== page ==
})
const router = createRouter({
routeTree,
routeMasks: [photoModalToPhotoMask],
})

When creating a route mask, you'll need to pass 1 argument with at least:

  • routeTree - The route tree that the route mask will be applied to
  • from - The route ID that the route mask will be applied to
  • ...navigateOptions - The standard to, search, params, replace, etc options that the <Link> and navigate() APIs accept

🧠 The createRouteMask option is also type-safe! This means that if you're using TypeScript, you'll get type errors if you try to pass an invalid route mask to the routeMasks option.

Unmasking when sharing the URL

URLs are automatically unmasked when they are shared since as soon as a URL is detached from your browsers local history stack, the URL masking data is no longer available. Essentially, as soon as you copy and paste a URL out of your history, its masking data is lost... after all, that's the point of masking a URL!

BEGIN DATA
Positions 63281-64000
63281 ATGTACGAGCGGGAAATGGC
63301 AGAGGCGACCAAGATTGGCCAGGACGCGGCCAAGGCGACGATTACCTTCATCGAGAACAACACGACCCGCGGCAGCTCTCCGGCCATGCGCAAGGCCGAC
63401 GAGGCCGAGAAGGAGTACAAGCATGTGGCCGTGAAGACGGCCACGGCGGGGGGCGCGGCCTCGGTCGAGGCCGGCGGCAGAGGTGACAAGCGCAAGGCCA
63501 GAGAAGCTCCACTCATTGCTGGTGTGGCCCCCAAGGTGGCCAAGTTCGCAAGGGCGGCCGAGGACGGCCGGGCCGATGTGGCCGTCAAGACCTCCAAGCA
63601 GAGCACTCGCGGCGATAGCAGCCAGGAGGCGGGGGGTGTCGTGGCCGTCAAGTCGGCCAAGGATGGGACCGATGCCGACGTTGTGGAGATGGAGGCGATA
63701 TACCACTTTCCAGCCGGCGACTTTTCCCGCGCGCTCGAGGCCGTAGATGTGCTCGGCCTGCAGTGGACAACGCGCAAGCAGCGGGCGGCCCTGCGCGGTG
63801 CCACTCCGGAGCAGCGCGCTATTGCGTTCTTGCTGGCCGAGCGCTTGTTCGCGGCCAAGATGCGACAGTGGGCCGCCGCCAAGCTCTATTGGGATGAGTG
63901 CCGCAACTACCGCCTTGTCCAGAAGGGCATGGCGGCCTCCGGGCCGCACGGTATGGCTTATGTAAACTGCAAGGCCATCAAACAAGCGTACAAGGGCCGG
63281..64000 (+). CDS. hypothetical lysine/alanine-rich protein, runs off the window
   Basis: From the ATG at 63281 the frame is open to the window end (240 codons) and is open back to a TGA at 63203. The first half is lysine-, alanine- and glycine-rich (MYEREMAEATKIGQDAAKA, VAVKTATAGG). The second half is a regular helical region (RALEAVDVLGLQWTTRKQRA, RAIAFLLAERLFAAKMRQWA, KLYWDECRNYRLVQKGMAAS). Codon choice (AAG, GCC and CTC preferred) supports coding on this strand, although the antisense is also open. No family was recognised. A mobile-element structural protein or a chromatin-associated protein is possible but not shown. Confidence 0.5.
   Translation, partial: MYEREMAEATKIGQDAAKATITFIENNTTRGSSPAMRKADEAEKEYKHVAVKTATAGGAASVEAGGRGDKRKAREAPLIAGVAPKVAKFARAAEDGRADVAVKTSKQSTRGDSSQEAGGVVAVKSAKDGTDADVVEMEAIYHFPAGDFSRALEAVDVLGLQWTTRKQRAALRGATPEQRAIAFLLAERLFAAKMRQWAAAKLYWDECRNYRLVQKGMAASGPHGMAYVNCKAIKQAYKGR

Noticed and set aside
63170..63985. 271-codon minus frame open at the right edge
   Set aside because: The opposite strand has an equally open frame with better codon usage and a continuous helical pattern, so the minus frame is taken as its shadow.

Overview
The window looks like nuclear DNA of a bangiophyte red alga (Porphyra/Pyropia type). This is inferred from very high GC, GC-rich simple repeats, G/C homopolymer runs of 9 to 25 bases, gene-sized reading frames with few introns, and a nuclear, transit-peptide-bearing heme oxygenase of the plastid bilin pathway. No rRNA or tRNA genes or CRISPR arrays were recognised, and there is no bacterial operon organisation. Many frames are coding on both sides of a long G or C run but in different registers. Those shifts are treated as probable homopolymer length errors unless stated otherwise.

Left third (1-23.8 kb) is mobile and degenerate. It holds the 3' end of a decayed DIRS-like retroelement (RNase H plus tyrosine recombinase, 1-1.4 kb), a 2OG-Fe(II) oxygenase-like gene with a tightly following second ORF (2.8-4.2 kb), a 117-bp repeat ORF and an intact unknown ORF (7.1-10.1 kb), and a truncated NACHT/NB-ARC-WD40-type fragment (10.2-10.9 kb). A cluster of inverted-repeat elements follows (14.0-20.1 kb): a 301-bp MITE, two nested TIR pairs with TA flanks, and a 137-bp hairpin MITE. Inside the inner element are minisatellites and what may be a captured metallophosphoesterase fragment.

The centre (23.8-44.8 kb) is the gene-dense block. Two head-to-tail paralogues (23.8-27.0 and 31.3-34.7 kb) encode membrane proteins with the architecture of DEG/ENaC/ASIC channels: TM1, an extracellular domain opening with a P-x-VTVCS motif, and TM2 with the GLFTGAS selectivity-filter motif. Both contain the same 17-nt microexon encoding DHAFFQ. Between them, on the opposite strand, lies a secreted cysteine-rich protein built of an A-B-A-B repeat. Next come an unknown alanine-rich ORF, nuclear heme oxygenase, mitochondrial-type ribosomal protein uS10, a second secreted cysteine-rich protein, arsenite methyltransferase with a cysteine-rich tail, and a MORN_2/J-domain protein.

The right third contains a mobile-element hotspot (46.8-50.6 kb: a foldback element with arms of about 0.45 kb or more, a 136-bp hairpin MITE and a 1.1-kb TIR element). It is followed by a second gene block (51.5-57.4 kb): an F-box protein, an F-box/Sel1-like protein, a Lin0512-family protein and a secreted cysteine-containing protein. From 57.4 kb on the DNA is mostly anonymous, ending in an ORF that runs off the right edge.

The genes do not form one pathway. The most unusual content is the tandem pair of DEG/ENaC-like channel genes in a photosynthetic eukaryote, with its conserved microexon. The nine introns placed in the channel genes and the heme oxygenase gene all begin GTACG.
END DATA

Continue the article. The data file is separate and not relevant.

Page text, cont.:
Local Unmasking Defaults

By default, URLs are not unmasked when the page is reloaded locally. Masking data is stored in the location.state property of the history location, so as long as the history location is still in memory in your history stack, the masking data will be available and the URL will continue to be masked.

Unmasking on page reload

As stated above, URLs are not unmasked when the page is reloaded by default.

If you want to unmask a URL locally when the page is reloaded, you have 3 options, each overriding the previous one in priority if passed:

  • Set the Router's default unmaskOnReload option to true
  • Return the unmaskOnReload: true option from the masking function when creating a route mask with createRouteMask()
  • Pass the unmaskOnReload: true option to the <Link> component or navigate() API